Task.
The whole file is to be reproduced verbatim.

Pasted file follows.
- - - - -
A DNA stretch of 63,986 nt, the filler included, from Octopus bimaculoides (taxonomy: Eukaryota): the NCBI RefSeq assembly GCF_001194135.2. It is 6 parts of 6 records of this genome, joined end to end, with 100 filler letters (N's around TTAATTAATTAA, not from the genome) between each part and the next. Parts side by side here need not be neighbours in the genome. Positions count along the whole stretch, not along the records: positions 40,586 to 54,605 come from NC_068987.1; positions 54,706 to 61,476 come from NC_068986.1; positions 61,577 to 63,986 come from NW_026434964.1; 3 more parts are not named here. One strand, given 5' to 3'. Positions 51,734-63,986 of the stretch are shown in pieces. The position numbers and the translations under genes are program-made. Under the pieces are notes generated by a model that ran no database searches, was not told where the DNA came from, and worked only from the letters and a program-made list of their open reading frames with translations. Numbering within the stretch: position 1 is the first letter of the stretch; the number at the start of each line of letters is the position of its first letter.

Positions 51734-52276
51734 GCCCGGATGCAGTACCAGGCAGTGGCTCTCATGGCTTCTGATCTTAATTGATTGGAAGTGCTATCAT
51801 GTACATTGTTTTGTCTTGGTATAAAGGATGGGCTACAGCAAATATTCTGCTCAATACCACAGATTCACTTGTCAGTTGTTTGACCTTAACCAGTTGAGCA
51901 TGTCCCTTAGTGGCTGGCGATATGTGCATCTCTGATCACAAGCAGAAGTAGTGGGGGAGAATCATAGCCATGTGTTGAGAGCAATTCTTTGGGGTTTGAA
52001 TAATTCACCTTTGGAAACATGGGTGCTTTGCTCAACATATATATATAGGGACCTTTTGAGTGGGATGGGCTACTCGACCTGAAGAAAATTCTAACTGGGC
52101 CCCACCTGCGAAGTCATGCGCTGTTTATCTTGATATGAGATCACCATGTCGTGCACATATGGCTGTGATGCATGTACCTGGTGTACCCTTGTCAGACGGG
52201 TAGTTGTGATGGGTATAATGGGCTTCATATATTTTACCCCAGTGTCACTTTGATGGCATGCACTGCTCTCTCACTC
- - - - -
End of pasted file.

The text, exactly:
A DNA stretch of 63,986 nt, the filler included, from Octopus bimaculoides (taxonomy: Eukaryota): the NCBI RefSeq assembly GCF_001194135.2. It is 6 parts of 6 records of this genome, joined end to end, with 100 filler letters (N's around TTAATTAATTAA, not from the genome) between each part and the next. Parts side by side here need not be neighbours in the genome. Positions count along the whole stretch, not along the records: positions 40,586 to 54,605 come from NC_068987.1; positions 54,706 to 61,476 come from NC_068986.1; positions 61,577 to 63,986 come from NW_026434964.1; 3 more parts are not named here. One strand, given 5' to 3'. Positions 51,734-63,986 of the stretch are shown in pieces. The position numbers and the translations under genes are program-made. Under the pieces are notes generated by a model that ran no database searches, was not told where the DNA came from, and worked only from the letters and a program-made list of their open reading frames with translations. Numbering within the stretch: position 1 is the first letter of the stretch; the number at the start of each line of letters is the position of its first letter.

Positions 51734-52276
51734 GCCCGGATGCAGTACCAGGCAGTGGCTCTCATGGCTTCTGATCTTAATTGATTGGAAGTGCTATCAT
51801 GTACATTGTTTTGTCTTGGTATAAAGGATGGGCTACAGCAAATATTCTGCTCAATACCACAGATTCACTTGTCAGTTGTTTGACCTTAACCAGTTGAGCA
51901 TGTCCCTTAGTGGCTGGCGATATGTGCATCTCTGATCACAAGCAGAAGTAGTGGGGGAGAATCATAGCCATGTGTTGAGAGCAATTCTTTGGGGTTTGAA
52001 TAATTCACCTTTGGAAACATGGGTGCTTTGCTCAACATATATATATAGGGACCTTTTGAGTGGGATGGGCTACTCGACCTGAAGAAAATTCTAACTGGGC
52101 CCCACCTGCGAAGTCATGCGCTGTTTATCTTGATATGAGATCACCATGTCGTGCACATATGGCTGTGATGCATGTACCTGGTGTACCCTTGTCAGACGGG
52201 TAGTTGTGATGGGTATAATGGGCTTCATATATTTTACCCCAGTGTCACTTTGATGGCATGCACTGCTCTCTCACTC